Discretionary Plan Amendments
If you want to change the features of the retirement plan you offer to your employees, or have already implemented changes this year, be sure to amend your plan documents to reflect your choices by December 31 (for calendar-year plans).
Over time, you may find that your plan features need to be adjusted as your employee demographics and business objectives change. Some employers modify their matching contribution to encourage their employees to save more for retirement. Others relax the eligibility requirements to allow more employees to enter the plan earlier.
To make these types of discretionary plan design changes, you must amend your plan documents. Depending on the type of change you want to make, you may be able to implement the change during the plan year so long as you execute a plan amendment by the last day of the plan year in which the change occurred. For example, if you allowed Roth contributions or plan loans for the first time in 2018, your plan documents must be amended to reflect those features by December 31, 2018. Some types of changes, however, require a plan amendment and notice to participants before the effective date of the change. For example, if you want to add a safe harbor feature to an existing 401(k) plan, the safe harbor feature generally cannot be effective until the beginning of the next plan year and the plan must be amended by the end of the prior plan year.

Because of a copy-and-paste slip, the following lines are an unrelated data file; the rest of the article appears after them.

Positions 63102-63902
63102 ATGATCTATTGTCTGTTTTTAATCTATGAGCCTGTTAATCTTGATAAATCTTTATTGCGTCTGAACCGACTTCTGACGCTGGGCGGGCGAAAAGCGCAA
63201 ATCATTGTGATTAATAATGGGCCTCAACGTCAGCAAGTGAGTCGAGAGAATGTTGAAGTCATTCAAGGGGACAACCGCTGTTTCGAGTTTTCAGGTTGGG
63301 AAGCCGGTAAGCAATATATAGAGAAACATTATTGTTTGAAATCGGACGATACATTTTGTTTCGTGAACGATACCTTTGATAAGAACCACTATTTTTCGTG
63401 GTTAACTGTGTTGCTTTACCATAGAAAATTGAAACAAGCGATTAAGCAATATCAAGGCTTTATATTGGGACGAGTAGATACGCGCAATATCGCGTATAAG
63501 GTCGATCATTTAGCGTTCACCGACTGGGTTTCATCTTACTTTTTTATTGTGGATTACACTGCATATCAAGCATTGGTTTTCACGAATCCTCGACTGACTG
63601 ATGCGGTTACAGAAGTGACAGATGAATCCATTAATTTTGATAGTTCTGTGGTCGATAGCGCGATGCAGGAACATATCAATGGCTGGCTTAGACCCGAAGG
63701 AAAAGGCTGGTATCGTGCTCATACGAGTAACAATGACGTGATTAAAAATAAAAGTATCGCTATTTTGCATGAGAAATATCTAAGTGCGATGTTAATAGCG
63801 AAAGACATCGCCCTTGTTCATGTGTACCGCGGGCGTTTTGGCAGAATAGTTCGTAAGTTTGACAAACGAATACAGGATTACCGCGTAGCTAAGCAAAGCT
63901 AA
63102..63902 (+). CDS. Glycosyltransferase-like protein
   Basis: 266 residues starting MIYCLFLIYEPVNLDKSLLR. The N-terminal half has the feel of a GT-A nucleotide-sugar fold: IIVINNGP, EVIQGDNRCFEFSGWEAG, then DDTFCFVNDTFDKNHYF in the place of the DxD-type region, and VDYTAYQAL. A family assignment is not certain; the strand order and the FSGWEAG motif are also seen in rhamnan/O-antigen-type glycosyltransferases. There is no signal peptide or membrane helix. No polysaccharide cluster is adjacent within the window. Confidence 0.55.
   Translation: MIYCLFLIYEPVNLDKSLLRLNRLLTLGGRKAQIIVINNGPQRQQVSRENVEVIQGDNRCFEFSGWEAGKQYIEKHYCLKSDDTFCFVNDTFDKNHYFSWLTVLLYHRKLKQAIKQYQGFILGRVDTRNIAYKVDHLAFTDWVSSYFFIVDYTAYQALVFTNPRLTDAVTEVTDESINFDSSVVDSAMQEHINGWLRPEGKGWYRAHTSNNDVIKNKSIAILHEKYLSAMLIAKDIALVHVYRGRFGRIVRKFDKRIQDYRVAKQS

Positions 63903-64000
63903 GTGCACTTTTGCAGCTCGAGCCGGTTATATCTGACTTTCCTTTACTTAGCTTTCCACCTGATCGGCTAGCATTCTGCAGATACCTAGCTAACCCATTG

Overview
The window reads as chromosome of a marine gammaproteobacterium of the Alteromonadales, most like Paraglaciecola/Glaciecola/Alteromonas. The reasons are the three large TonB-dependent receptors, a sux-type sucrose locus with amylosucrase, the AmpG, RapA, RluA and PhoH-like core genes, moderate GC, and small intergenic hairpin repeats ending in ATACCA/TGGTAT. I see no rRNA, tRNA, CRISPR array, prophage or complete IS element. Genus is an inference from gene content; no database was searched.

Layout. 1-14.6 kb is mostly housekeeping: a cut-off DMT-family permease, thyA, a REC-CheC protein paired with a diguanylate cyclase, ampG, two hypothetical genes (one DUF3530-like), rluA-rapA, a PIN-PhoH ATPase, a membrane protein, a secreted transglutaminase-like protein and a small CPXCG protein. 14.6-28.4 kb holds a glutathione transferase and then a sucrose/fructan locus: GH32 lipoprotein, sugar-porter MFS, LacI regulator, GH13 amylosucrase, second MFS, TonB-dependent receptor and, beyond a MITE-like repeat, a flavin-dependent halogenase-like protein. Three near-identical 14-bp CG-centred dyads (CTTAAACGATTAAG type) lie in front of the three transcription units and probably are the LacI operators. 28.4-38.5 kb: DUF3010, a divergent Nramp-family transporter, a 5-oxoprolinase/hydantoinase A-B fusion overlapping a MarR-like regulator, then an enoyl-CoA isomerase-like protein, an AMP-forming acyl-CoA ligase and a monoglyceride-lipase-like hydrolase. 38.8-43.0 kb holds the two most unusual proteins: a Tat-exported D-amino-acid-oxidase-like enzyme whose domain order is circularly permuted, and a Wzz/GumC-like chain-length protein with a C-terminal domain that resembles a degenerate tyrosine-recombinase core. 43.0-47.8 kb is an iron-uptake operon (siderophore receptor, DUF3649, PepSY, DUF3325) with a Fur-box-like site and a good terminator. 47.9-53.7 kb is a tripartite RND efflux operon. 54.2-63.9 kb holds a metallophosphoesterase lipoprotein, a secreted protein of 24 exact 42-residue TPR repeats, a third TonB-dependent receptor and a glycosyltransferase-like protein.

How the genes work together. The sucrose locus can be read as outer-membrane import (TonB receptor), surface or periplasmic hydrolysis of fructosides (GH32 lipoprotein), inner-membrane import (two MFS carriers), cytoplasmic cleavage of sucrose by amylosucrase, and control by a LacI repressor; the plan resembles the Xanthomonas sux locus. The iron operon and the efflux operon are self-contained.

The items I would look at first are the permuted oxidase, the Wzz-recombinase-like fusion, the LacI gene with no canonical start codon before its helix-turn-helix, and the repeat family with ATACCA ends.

Required Plan Amendments
When the laws affecting retirement plans change, you must amend your plan documents to incorporate these changes to maintain the plan’s qualified status. These required amendments are sometimes referred to as “interim amendments.” The IRS will generally establish a deadline by which interim amendments must be adopted. These amendments keep your plan documents current for law changes between document restatement periods. For pre-approved defined contribution plans, restatement occurs every six years, when document providers will re-write plan documents to incorporate interim amendments that have been required during the cycle and any new rule changes. Pre-approved defined contribution plans subject to this restatement requirement include profit sharing plans and 401(k) plans that are established using plan documents that have been submitted to the IRS for approval by the plan document provider. Pre-approved plans were last required to be restated by April 30, 2016.
Newport Group Solution:
If you have any questions about plan document amendments that apply to your plan or want to explore changes in your plan’s features, contact your Newport Group Representative
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Newport Group and its affiliates do not provide tax, legal or accounting advice. You should consult your own tax, legal and accounting advisors before making any decisions.